2.4 Communicating Analysis Results

The crucial element of data presentations is that they need to help convey the insight (or the message); they should be clear, engaging, and (more importantly) readable. Our ability to think of questions (and to answer them) is in some sense limited by what we can visualize.

There is always a risk that if certain types of visualization techniques dominate in evidence presentations, the kinds of questions that are particularly well-suited to providing data for these techniques will come to dominate the landscape, which will then affect data collection techniques, data availability, future interest, and so forth.

Selecting a Chart Type

The choice of visualization methods is strongly dependent on the analysis objective, that is, on the questions that need to be answered. Presentation methods should not be selected randomly (or simply from a list of easily-produced templates).

In Figure 2.7 below, F. Ruys suggests various types of visual displays that can be used, depending on the objective:

  • who is involved?

  • where is the situation taking place?

  • when is it happening?

  • what is it about?

  • how/why does it work?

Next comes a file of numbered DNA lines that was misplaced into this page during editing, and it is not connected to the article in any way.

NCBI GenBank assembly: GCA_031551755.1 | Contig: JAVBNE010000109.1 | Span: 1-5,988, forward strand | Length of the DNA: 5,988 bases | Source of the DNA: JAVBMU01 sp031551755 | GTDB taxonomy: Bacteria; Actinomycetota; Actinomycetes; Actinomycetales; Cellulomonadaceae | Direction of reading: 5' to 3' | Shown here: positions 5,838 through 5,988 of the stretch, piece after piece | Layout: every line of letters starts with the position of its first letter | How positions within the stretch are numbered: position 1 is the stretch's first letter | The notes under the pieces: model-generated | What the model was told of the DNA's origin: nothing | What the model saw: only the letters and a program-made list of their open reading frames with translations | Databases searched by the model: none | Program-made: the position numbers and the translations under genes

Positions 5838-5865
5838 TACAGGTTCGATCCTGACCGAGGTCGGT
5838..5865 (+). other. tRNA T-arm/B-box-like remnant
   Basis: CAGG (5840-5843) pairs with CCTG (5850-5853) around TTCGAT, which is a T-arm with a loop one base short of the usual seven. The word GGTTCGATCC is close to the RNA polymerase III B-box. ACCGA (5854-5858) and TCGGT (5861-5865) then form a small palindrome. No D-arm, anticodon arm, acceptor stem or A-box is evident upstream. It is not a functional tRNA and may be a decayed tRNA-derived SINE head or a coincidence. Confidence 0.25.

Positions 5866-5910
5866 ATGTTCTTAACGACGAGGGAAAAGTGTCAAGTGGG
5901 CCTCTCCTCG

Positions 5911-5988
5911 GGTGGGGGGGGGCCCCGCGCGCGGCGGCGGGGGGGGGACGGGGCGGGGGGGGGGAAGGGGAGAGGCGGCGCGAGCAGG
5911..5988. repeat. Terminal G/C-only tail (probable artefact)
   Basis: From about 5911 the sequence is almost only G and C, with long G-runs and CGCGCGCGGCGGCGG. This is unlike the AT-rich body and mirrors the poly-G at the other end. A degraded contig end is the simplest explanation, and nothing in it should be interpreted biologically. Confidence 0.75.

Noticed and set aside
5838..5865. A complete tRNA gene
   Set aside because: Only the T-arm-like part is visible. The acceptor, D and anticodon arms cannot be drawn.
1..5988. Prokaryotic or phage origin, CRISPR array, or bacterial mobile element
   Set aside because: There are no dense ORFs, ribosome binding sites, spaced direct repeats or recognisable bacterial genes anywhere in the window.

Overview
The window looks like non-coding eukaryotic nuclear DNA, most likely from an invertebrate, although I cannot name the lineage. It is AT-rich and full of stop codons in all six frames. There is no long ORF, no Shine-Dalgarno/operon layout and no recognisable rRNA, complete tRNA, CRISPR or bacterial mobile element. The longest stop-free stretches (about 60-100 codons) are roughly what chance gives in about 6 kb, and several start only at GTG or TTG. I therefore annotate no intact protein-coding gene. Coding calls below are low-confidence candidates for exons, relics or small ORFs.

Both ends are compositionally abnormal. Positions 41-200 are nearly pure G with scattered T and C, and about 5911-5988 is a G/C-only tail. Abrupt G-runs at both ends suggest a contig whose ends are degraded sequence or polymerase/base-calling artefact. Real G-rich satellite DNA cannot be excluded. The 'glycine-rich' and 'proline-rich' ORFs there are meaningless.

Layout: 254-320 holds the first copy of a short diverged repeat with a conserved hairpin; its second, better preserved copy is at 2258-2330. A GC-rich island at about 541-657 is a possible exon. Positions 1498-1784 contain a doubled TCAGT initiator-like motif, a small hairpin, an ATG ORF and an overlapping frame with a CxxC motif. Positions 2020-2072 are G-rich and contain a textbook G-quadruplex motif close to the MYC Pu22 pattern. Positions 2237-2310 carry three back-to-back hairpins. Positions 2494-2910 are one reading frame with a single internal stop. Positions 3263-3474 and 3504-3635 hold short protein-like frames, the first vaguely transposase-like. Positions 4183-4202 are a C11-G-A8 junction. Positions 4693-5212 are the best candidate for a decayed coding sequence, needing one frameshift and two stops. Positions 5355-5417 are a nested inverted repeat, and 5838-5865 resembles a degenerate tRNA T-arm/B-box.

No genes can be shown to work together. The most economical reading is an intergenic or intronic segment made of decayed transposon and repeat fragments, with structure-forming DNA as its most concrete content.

• how much?

Data visualization suggestions, by type of question

Figure 2.7: Data visualization suggestions, by type of question (F. Ruys, Vizualism.nl).

A general dashboard should at least be able to produce the following types of display:

  • charts – comparison and relation (scatterplots, bubble charts, parallel coordinate charts, decision trees, cluster plots, trend plots)

  • choropleth maps (heat maps, classification maps)

  • network diagrams and connection maps (association rule networks, phrase nets)

  • univariate diagrams (word clouds, box plots, histograms)

Basic Rules


  1. Check the data: outliers, spikes, anomalies

  2. Explain encoding: don’t assume the reader knows what everything means

  1. Label axes: knowing the scale is important

  2. Include units: eliminate the need for guesswork

  3. Keep your geometry in check: circles and 2D shape are sized by area, bar charts by length

  1. Include your sources: protect yourself, and let those who want to dig deeper do so

  1. Consider your audience: a poster can be wordy, a presentation should be minimalist

Is the point getting across? Integrated data helps convey the message.

In Semiology of Graphics, Bertin suggests that not all retinal variables are equally effective when it comes to convey or represent information. You may need to experiment to find the optimal choice for the given context.

Adding design elements can enhance our understanding of the data.

How we spot patterns affect what we get out of data presentations.

Data displays are not just about picking a random visualization method. The result varies depending on the structure of the data and the (combinations of) questions.